Cache fragments will also be expired when the view fragment changes (e.g., the HTML in the view changes). The string of characters at the end of the key is a template tree digest. It is an md5 hash computed based on the contents of the view fragment you are caching. If you change the view fragment, the md5 hash will change, expiring the existing file.

Cache stores like Memcached will automatically delete old cache files.

If you want to cache a fragment under certain conditions, you can use cache_if or cache_unless:

<% cache_if admin?, product do %>
  <%= render product %>
<% end %>

1.3.1 Collection caching

The render helper can also cache individual templates rendered for a collection. It can even one up the previous example with each by reading all cache templates at once instead of one by one. This is done automatically if the template rendered by the collection includes a cache call. Take a collection that renders a products/_product.html.erb partial for each element:

render products

If products/_product.html.erb starts with a cache call like so:

<% cache product do %>
  <%= product.name %>
<% end %>

All the cached templates from previous renders will be fetched at once with much greater speed. There's more info on how to make your templates eligible for collection caching.

1.4 Russian Doll Caching

You may want to nest cached fragments inside other cached fragments. This is called Russian doll caching.

The advantage of Russian doll caching is that if a single product is updated, all the other inner fragments can be reused when regenerating the outer fragment.

As explained in the previous section, a cached file will expire if the value of updated_at changes for a record on which the cached file directly depends. However, this will not expire any cache the fragment is nested within.

For example, take the following view:

<% cache product do %>
  <%= render product.games %>
<% end %>

Which in turn renders this view:

<% cache game do %>
  <%= render game %>
<% end %>

If any attribute of game is changed, the updated_at value will be set to the current time, thereby expiring the cache. However, because updated_at will not be changed for the product object, that cache will not be expired and your app will serve stale data. To fix this, we tie the models together with the touch method:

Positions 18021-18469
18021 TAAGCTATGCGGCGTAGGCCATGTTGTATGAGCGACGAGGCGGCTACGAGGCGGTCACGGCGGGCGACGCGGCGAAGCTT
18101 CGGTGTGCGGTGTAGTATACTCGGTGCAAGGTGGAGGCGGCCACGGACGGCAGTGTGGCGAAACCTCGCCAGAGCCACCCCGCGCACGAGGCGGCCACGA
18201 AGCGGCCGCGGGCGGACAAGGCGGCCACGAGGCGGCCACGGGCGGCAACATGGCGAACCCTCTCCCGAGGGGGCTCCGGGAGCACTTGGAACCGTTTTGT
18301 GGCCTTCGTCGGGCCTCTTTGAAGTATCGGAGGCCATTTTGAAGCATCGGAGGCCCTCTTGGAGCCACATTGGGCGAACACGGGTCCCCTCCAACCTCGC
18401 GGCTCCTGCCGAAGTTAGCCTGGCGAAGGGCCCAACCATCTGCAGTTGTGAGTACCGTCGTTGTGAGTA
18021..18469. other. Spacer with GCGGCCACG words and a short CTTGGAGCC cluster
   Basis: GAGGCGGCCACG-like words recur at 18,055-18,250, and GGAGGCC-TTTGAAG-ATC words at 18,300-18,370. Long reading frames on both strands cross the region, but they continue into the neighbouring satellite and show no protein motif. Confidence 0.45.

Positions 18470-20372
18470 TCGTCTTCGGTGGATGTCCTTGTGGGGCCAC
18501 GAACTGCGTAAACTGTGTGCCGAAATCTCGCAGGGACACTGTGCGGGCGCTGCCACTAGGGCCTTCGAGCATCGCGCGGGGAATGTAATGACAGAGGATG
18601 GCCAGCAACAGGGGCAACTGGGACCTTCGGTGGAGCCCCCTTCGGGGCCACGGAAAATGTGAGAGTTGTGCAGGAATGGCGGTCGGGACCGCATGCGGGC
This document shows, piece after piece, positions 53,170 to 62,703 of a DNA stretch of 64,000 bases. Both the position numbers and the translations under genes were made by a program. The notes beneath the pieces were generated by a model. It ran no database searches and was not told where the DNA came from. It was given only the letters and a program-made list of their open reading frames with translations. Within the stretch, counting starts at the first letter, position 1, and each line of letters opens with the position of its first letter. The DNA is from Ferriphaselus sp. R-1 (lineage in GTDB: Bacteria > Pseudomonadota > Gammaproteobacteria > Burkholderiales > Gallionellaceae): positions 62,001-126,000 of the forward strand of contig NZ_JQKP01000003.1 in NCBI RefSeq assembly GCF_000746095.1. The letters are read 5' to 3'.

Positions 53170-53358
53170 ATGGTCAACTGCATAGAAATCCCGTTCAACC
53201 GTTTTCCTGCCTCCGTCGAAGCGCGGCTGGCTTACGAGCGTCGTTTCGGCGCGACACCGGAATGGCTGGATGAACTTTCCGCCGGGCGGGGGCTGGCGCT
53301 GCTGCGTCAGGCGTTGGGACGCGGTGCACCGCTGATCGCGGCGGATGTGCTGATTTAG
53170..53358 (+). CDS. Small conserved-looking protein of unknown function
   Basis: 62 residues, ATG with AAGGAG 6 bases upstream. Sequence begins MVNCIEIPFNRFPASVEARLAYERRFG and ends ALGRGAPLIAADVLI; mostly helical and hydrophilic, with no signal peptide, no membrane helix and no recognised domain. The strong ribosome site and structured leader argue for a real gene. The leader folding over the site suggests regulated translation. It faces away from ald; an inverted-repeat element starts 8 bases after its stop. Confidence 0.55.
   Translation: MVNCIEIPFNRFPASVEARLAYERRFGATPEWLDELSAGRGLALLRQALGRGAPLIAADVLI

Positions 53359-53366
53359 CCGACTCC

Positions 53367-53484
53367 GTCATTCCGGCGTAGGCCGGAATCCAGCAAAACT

class Product < ActiveRecord::Base
  has_many :games
end

class Game < ActiveRecord::Base
  belongs_to :product, touch: true
end

With touch set to true, any action which changes updated_at for a game record will also change it for the associated product, thereby expiring the cache.

1.5 Managing dependencies

In order to correctly invalidate the cache, you need to properly define the caching dependencies. Rails is clever enough to handle common cases so you don't have to specify anything. However, sometimes, when you're dealing with custom helpers for instance, you need to explicitly define them.

1.5.1 Implicit dependencies

Most template dependencies can be derived from calls to render in the template itself. Here are some examples of render calls that ActionView::Digestor knows how to decode:

render partial: "comments/comment", collection: commentable.comments
render "comments/comments"
render 'comments/comments'
render('comments/comments')

render "header" => render("comments/header")

render(@topic)         => render("topics/topic")
render(topics)         => render("topics/topic")
render(message.topics) => render("topics/topic")

On the other hand, some calls need to be changed to make caching work properly. For instance, if you're passing a custom collection, you'll need to change:

render @project.documents.where(published: true)

to:

render partial: "documents/document", collection: @project.documents.where(published: true)

1.5.2 Explicit dependencies

Sometimes you'll have template dependencies that can't be derived at all. This is typically the case when rendering happens in helpers. Here's an example:

<%= render_sortable_todolists @project.todolists %>

You'll need to use a special comment format to call those out:

<%# Template Dependency: todolists/todolist %>
<%= render_sortable_todolists @project.todolists %>